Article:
This would make the parallel trade in medicines (as well as in many other sectors) impossible, which could have an almost immediate impact on patient access to medicines in the UK.
There is indeed a higher likelihood of an increased risk of medicine shortages in the UK in the short-term at least, as manufacturers adjust their forecasting, which is often undertaken well in advance of supply. This is because medicine distributors would no longer be able to import vital medicines from the rest of the EEA to service the changing, short-term needs of British patients.
Moreover, without parallel imports the medicines supply chain will potentially become less resilient in the long term. However good demand forecasting is, there will always be unexpected supply issues, which, without parallel imports, will be harder to address as there will be no way of sourcing product from the EEA to cover the availability gaps.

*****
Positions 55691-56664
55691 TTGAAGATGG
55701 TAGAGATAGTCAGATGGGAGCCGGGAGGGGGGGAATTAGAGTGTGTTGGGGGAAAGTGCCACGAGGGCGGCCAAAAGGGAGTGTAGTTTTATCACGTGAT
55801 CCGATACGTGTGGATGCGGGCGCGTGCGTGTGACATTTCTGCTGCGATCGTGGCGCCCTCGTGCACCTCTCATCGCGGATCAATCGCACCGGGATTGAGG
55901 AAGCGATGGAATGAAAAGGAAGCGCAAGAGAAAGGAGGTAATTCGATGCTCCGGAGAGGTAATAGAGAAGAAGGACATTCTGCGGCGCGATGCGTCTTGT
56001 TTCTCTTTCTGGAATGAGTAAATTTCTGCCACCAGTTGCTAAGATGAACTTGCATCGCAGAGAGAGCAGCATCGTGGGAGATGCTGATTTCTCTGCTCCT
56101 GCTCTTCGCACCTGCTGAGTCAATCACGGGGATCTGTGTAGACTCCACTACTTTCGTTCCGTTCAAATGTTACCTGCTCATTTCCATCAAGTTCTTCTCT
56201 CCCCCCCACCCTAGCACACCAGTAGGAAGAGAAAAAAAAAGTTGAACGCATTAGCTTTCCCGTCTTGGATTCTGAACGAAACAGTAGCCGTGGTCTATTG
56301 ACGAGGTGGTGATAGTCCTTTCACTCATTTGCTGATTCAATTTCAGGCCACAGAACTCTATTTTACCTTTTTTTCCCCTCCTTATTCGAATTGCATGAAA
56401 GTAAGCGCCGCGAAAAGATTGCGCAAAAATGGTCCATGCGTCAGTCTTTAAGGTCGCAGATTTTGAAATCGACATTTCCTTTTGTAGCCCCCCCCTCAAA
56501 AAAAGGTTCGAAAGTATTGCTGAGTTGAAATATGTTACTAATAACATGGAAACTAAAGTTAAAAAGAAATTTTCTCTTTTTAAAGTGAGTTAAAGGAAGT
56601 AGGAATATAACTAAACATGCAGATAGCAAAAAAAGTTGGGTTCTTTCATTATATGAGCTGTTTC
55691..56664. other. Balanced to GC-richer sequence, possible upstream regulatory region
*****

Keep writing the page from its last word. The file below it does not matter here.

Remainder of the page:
PI has also led to direct savings for the NHS in the period 2004 – 2009 of €986.2 million. Current annual direct savings via Community Pharmacy are estimated at £100 million. The savings are achieved by the means of the pharmacy clawback mechanism, which currently contains an element for PIs, which should disappear after Brexit.
There are also indirect savings derived from the competitive effect of PI. For branded in-patent pharmaceuticals, parallel trade represents the only price competition in the market. It is estimated that list prices for drugs in the UK are at least 3% less than they would have been without the existence of parallel trade. A study by the Health Economics